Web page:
2

I have two for loops in a function which look like these:

for (int i=0; i < MAX; ++i) {
    identical_lines
    identical_lines
    identical_lines
    first_for_specific_line
    identical_lines
    identical_lines
    identical_lines
    first_for_specific_line
    identical_lines
    identical_lines
}

for (int i=MAX - 4; i > 0; --i) {
    identical_lines
    identical_lines
    identical_lines
    second_for_specific_line
    identical_lines
    identical_lines
    identical_lines
    second_for_specific_line
    identical_lines
    identical_lines
}

i.e. these two for loops have different conditions and indices, but their code is pretty much the same (all the 'identical_lines' are the same in the two for loops).

However there are a few spots (the one marked with 'specific_line') which are different for each one of these for loops.

I would like to avoid code duplication and merge these for loops but I can't think of something to unify them and still have the different lines.

The language I'm using is C++

  • 1
    Which C++ version? I think with a bit of functional mindset you can compose your algorithms using the specific lines as parametters. – Klaim May 8 '15 at 20:37
  • C++11 is fine to use. C++14 is a bit premature I suppose. I'm interested in that method, could you make it an answer or elaborate on that please? – Albert May 8 '15 at 20:46
  • 6
    Why not bring your real code to Code Review? – RubberDuck May 9 '15 at 0:09
10

Before grabbing into the "modern C++" bag, let us keep things simple and start with some classic, language agnostic techniques. One solution is to make a function of the form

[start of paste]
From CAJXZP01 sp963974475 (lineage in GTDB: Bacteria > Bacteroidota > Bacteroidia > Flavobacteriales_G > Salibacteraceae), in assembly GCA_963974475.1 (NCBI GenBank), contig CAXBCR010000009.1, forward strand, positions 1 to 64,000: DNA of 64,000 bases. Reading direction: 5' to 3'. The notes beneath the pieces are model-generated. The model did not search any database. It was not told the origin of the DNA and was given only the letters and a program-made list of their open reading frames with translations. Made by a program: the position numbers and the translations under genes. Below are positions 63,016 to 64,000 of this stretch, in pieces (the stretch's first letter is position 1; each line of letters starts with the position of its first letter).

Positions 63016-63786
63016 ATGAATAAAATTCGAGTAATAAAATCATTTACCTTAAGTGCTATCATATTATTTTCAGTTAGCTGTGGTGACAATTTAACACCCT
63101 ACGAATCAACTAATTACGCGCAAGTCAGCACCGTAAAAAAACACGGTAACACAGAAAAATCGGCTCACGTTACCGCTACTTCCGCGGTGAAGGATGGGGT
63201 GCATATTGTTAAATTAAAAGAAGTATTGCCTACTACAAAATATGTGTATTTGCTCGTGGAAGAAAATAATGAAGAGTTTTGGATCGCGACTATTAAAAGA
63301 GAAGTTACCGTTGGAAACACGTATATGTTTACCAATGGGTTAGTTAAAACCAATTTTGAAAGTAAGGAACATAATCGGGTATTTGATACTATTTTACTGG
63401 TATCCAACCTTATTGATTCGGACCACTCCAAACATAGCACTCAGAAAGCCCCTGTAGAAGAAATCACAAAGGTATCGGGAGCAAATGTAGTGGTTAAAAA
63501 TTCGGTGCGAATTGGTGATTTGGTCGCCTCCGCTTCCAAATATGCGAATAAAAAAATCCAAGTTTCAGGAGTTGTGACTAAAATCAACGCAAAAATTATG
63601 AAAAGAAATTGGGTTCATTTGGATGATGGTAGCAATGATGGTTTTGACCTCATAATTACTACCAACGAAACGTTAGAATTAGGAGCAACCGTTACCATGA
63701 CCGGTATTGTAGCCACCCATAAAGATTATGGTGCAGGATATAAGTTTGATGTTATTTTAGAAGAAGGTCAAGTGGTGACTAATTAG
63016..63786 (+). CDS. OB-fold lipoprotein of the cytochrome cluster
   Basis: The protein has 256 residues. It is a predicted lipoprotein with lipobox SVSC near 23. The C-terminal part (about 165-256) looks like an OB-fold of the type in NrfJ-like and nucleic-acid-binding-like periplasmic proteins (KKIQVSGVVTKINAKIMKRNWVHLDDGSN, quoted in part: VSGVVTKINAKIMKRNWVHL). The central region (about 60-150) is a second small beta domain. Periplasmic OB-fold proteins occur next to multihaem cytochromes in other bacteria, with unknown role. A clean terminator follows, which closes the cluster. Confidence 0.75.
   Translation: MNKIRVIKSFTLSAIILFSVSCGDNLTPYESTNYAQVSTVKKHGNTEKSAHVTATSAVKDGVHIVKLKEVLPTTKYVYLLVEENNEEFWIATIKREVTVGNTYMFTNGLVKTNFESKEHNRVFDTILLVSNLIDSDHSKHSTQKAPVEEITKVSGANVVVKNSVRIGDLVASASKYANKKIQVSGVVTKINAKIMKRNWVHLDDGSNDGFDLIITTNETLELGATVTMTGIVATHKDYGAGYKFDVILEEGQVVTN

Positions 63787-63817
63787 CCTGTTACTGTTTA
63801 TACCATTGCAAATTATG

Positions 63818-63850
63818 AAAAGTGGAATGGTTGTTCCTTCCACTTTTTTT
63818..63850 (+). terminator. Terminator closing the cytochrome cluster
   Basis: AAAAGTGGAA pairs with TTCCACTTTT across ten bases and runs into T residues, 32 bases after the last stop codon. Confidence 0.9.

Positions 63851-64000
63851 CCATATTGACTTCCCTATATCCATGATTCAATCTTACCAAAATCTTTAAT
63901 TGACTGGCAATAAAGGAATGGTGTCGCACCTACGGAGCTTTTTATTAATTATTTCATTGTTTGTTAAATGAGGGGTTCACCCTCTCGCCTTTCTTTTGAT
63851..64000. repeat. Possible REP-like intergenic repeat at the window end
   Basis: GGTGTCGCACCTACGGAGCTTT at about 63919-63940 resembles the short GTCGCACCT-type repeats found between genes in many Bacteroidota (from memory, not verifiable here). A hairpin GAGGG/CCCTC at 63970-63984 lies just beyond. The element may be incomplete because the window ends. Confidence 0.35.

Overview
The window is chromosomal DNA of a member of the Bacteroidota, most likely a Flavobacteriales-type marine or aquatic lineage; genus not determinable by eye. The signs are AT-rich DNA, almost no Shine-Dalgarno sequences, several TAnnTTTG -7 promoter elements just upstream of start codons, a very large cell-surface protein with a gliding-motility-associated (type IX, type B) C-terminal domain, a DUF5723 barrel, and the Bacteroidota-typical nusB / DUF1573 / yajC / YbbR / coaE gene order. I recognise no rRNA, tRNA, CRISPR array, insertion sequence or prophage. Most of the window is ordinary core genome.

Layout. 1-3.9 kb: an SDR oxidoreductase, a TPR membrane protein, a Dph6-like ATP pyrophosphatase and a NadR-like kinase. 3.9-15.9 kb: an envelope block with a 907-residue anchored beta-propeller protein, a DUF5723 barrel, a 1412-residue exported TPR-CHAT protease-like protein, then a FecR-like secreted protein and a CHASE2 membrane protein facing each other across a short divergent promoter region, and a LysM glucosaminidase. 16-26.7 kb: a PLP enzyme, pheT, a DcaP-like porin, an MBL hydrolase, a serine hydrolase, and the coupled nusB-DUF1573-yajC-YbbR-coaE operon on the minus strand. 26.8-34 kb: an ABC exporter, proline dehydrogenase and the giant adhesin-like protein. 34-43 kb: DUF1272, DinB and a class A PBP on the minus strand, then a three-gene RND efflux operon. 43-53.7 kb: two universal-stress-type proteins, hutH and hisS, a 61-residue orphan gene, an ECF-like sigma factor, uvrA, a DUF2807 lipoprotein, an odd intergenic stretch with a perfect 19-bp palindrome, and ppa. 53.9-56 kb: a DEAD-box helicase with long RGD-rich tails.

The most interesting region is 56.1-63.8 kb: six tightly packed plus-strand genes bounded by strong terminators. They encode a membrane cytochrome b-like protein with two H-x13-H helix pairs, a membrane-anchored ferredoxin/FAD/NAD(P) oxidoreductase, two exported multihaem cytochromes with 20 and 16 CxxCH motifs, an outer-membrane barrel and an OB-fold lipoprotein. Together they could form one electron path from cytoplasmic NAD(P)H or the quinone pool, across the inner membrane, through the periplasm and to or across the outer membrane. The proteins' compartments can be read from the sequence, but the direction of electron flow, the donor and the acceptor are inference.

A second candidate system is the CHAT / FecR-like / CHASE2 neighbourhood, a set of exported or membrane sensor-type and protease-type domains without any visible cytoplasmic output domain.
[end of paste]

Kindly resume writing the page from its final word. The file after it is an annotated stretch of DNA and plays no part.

void myfunc(int i,bool upward)
   {
        identical_lines
        identical_lines
        identical_lines
        if(upward)
           first_for_specific_line
        else
           second_for_specific_line
        //...
    }

and call that like

 for (int i=0; i < MAX; ++i)
    myfunc(i,true);

  for (int i=MAX - 4; i > 0; --i) 
    myfunc(i,false);

Note that this is not always the best solution since it has a tendency to make myfunc doing "too much", maybe violating the single responsitibility principle. Often it is better to refactor each block you have marked as identical_lines into a small function on its own (lets call it block1(int i), block2(int i) , and create 2 functions

   myfunc1(int i)
   {
        block1(i);
        first_for_specific_line;
        block2(i);
        // ...
   }

and

   myfunc2(int i)
   {
        block1(i);
        second_for_specific_line;
        block2(i);
        // ...
   }

and use it like

  for (int i=0; i < MAX; ++i)
    myfunc1(i);

  for (int i=MAX - 4; i > 0; --i) 
    myfunc2(i);

However, to decide what is the "best" way to cut your code blocks down to small functions depends on what the blocks are really doing. It is better to build abstractions not primarily on formal criteria like "the code blocks look similar", but on "what is the task or purpose of this block. Ask yourself which of the lines belong together to fulfill that purpose and if you can characterize that task by a single, accurate name.

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